And, this advantage will only increase over time. The greater the penetration of renewable energy the greater the advantage of electric cars. Further, gasoline engine technology is fairly mature. Meanwhile, we are still on the steep part of the curve when it comes to both electric vehicles and battery technology. Batteries are steadily improving, so even without any breakthroughs, every year the advantage is shifting more and more to electric vehicles.

Another article that engages in some very common denial cherry picking is by Accuweather founder and CEO Joel Myers. He is claiming that reports of a recent heat wave are overblown, and gives some statistics about the records for peak temperatures in various cities and states, and number of days of extreme temperatures.

This should always be a red flag for cherry picking when it comes to climate change – looking at anything other than average temperatures around the entire Earth over sufficiently long periods of time. This can cut both ways, of course, which is why we have to be careful when talking about any individual event or record. We always have to say, for example, that we cannot blame this one storm on climate change, but can look at the statistics about how likely such storms are.

Another example is that July was the hottest month on record ever for the planet. By itself, if this were the only piece of datum, you could not make much of it. But it is significant when put into the context of continuous forcing of average global temperatures upward over the last half century.

Myers, however, looks at record breaking temperatures and points out that:

New York City has not had a daily high temperature above 100 degrees since 2012, and it has had only five such days since 2002. However, in a previous 18-year span from 1984 through 2001, New York City had nine days at 100 degrees or higher. When the power went out in New York City earlier this month, the temperature didn’t even get to 100 degrees – it was 95, which is not extreme. For comparison, there were 12 days at 95 degrees or higher in 1999 alone.

The year 1999 immediately stuck out to me, because that was a particularly hot El Nino year. In fact, if you recall, climate change deniers used the 1999 peak as a way of denying that warming was happening at all, because it took until around 2015 for temperatures to clime above that peak. So if you start at that 1999 peak, you can claim that there has been no warming for the last 16 years, and they did. But that too was cherry picking. Now I don’t hear that argument much any more, since the four hottest years on record are the last four, and 2019 will certainly be in the hottest five years, and may turn out to be the hottest ever.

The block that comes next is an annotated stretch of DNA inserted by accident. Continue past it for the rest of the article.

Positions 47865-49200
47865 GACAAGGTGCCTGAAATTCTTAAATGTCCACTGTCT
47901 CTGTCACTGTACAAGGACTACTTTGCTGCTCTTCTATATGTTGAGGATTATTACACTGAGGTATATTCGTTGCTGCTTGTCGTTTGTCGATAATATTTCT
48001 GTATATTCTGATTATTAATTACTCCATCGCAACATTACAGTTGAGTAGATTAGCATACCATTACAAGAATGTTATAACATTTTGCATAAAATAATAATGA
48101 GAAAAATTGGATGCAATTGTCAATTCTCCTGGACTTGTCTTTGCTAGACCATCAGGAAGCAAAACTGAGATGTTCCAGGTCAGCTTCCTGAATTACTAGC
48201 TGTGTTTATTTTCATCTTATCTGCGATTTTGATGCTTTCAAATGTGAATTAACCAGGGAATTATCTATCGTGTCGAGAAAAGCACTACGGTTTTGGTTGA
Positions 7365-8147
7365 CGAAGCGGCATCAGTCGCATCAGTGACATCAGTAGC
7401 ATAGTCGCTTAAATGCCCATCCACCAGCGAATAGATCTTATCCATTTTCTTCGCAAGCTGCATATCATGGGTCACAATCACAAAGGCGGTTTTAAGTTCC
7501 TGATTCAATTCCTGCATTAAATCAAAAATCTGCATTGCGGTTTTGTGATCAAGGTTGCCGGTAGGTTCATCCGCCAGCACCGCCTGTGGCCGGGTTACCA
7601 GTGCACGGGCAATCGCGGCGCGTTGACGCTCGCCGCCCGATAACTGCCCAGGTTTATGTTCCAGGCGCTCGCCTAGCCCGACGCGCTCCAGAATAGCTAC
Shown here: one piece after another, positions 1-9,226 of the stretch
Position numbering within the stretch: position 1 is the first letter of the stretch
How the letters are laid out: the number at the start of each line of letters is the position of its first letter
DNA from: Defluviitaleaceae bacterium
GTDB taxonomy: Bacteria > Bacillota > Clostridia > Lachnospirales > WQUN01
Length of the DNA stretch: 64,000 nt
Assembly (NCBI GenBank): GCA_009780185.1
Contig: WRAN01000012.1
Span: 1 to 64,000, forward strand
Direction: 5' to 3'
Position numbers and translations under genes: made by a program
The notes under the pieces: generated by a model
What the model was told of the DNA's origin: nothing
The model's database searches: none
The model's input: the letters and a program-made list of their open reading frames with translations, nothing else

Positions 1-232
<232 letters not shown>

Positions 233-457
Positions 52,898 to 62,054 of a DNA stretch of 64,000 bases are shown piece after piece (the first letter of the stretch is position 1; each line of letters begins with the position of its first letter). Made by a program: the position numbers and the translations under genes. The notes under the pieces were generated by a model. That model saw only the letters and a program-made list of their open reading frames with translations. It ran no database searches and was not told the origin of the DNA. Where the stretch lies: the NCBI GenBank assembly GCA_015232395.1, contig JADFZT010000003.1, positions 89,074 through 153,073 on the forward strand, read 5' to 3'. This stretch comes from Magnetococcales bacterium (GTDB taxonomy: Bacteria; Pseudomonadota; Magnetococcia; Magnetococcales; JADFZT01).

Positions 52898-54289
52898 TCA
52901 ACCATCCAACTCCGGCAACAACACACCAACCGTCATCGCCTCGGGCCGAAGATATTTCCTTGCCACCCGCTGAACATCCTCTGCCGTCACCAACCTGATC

The bottom line is that Myers is simply relying on short term fluctuations to conceal the overall upward trend. But, he then commits another type of cherry picking:

Here is a fact rarely, if ever, mentioned: 26 of the 50 states set their all-time high temperature records during the 1930s that still stand (some have since been tied).

This time he is not cherry picking over time, but location. There was a warm period in the 1930’s – in the United States. World wide the 1930s were cooler than average. But if you look at record breaking temperatures in the US, there is a peak in the 1930s. Also, the deep south and parts of the mid west have not experienced that much warming, so those states will still have their records set in the 1930s. But the US represents only about 2% of the Earth’s surface area. Global warming is about average global temperatures, and does not mean that every place on Earth is experiencing warming (although eventually this will likely happen if trends continue).

Be on the look out for apparent cherry picking. If it seems like you are only getting a slice of the entire picture, you probably are.